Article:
The Senate Armed Services Committee has approved major changes in the way the military deals with sexual assault cases.  Senator McCaskill, a member of the committee, calls them “historic provisions.”  

Commanding officers who block prosecutions of members of their unit for sexual assault, or who overturn a jury’s guilty verdict, have been targets of Senator McCaskill’s legislation for months.  The Defense Authorization Bill going to the full Senate lets commanders decide if prosecution should go ahead but gives the military prosecutor room to appeal that decision to the civilian who heads that branch of the service.  And it says any service member convicted would, at the least, be dismissed from the service or given a dishonorable discharge. Commanders would have to justify in writing any changes in a court martial verdict.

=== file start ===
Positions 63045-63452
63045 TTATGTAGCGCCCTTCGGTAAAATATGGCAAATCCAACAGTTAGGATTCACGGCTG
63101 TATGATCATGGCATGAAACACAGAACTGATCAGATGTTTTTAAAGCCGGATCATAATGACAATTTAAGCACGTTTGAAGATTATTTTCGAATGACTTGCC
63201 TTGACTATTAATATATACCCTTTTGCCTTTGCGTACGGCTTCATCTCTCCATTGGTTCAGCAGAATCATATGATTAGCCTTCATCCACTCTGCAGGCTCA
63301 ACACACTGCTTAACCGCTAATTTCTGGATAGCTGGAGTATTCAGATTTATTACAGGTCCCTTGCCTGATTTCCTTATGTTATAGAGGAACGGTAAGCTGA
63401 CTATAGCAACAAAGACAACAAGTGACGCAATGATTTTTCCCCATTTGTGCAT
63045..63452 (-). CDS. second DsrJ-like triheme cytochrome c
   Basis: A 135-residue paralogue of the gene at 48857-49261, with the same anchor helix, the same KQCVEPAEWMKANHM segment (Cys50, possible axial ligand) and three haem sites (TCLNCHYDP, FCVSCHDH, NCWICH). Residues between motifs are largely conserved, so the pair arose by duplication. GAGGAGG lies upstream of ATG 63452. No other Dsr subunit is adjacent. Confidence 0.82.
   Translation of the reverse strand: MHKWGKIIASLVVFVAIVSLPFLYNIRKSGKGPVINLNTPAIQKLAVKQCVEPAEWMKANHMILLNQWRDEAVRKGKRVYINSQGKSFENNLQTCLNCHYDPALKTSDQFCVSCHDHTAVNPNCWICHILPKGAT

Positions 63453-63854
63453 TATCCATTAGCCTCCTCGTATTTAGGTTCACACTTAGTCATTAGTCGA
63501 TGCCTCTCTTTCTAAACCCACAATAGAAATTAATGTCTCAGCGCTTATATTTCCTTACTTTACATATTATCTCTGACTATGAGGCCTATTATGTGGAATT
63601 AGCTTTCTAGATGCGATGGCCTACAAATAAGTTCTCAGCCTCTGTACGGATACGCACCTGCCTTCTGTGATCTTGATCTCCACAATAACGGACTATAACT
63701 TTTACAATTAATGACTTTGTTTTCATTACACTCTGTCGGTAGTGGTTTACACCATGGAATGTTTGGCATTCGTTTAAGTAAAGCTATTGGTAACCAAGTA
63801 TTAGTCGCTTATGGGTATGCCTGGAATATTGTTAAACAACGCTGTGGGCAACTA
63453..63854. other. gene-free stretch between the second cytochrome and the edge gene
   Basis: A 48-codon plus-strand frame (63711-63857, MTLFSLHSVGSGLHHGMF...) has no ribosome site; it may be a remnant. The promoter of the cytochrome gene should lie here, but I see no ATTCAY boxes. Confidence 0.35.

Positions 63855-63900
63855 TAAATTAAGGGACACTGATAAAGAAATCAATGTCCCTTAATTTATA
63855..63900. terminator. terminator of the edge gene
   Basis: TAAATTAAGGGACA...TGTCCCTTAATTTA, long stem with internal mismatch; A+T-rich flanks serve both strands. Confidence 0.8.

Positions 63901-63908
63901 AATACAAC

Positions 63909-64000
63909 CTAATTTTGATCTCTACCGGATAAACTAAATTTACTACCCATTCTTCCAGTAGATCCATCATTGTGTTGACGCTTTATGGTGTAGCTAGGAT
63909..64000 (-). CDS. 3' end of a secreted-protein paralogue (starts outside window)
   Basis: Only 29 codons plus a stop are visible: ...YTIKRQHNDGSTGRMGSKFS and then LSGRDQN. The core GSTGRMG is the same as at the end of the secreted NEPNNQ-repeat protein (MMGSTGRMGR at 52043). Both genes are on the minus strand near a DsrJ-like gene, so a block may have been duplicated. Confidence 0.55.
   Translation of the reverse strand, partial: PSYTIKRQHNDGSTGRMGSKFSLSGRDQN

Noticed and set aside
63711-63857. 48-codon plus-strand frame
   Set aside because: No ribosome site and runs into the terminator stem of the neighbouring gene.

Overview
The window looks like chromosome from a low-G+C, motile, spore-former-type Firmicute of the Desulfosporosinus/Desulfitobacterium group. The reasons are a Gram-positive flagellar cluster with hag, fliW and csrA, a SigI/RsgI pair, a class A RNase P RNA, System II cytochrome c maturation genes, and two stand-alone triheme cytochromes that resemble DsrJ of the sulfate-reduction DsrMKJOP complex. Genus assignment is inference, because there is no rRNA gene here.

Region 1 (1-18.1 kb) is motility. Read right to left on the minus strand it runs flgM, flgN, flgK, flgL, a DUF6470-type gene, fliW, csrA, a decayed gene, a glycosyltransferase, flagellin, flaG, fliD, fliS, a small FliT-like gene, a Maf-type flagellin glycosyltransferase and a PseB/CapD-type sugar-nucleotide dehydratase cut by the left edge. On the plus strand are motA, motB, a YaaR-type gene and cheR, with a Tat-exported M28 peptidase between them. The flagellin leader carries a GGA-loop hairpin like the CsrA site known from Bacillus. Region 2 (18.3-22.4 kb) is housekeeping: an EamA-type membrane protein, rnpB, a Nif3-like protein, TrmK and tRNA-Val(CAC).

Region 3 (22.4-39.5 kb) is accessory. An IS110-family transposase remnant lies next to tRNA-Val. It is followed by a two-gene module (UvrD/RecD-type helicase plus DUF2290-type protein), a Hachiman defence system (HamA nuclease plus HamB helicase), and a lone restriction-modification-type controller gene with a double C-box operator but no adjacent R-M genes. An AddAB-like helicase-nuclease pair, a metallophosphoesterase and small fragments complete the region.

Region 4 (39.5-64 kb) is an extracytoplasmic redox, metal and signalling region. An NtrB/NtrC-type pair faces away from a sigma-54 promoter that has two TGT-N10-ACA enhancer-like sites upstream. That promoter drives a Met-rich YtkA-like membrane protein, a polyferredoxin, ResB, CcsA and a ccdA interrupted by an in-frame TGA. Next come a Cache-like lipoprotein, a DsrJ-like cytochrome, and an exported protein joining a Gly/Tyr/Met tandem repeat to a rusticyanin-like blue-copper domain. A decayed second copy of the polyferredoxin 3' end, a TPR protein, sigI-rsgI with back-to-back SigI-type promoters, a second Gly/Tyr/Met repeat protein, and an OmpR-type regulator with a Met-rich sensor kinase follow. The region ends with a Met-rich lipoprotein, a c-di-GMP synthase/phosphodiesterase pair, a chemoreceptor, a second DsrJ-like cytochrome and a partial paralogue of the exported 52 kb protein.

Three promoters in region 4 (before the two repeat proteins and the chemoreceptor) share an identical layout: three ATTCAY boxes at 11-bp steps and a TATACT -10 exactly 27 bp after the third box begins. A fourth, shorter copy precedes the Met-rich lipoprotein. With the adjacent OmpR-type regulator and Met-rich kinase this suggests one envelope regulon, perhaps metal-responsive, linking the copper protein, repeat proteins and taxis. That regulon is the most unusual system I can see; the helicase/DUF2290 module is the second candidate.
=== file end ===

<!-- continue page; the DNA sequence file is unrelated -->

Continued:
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The committee also wants any retaliation against a victim to be a crime.  And it prohibits commanders from considering a service member’s military character in deciding whether that person should be tried.

McCaskill’s provisions are similar to some of the provisions in a half-dozen other amendments suggested for the bill. 

The House is working on its own authorization bill. It also has sexual assault language in it.